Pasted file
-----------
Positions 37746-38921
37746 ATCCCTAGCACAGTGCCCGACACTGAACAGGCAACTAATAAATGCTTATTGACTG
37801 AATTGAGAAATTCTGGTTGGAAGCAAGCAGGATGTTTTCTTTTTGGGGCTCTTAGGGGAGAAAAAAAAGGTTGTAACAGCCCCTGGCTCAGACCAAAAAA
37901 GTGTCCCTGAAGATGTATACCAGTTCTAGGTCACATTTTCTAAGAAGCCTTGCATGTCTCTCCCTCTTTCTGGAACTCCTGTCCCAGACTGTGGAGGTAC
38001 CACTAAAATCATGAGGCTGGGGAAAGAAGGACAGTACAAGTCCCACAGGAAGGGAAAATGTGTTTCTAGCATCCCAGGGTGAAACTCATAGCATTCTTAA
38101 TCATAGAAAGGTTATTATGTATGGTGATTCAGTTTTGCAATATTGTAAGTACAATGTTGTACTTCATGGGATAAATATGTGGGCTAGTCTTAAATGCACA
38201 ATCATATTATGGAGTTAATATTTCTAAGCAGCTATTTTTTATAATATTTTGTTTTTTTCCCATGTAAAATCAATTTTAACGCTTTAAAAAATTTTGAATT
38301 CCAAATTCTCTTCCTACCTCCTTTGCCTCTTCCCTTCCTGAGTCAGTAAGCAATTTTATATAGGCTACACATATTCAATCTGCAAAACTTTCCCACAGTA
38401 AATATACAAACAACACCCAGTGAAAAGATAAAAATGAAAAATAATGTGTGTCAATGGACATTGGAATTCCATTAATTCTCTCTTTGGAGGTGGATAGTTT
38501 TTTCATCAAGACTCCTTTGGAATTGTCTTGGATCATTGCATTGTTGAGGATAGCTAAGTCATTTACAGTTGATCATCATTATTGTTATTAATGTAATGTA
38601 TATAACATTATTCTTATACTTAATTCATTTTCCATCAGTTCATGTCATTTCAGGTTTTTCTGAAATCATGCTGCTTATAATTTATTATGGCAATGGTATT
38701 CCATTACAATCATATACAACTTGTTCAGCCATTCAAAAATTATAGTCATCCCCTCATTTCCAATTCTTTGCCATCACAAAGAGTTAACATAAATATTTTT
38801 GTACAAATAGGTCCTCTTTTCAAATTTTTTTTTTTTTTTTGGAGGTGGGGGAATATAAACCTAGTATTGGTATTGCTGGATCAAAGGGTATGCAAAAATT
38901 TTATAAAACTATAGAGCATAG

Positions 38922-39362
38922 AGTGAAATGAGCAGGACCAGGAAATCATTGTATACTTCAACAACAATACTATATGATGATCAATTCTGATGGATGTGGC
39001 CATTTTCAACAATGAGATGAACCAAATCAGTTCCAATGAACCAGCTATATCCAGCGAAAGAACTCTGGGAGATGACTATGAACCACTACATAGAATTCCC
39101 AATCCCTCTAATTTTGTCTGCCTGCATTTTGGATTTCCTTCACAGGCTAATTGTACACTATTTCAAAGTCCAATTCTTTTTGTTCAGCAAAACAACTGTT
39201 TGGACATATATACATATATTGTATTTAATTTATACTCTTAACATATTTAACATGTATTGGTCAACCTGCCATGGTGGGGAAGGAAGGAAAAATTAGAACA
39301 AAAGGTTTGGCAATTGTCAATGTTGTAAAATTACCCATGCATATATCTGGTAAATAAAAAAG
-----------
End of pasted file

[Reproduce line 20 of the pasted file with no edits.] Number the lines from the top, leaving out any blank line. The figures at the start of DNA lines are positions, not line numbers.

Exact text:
39301 AAAGGTTTGGCAATTGTCAATGTTGTAAAATTACCCATGCATATATCTGGTAAATAAAAAAG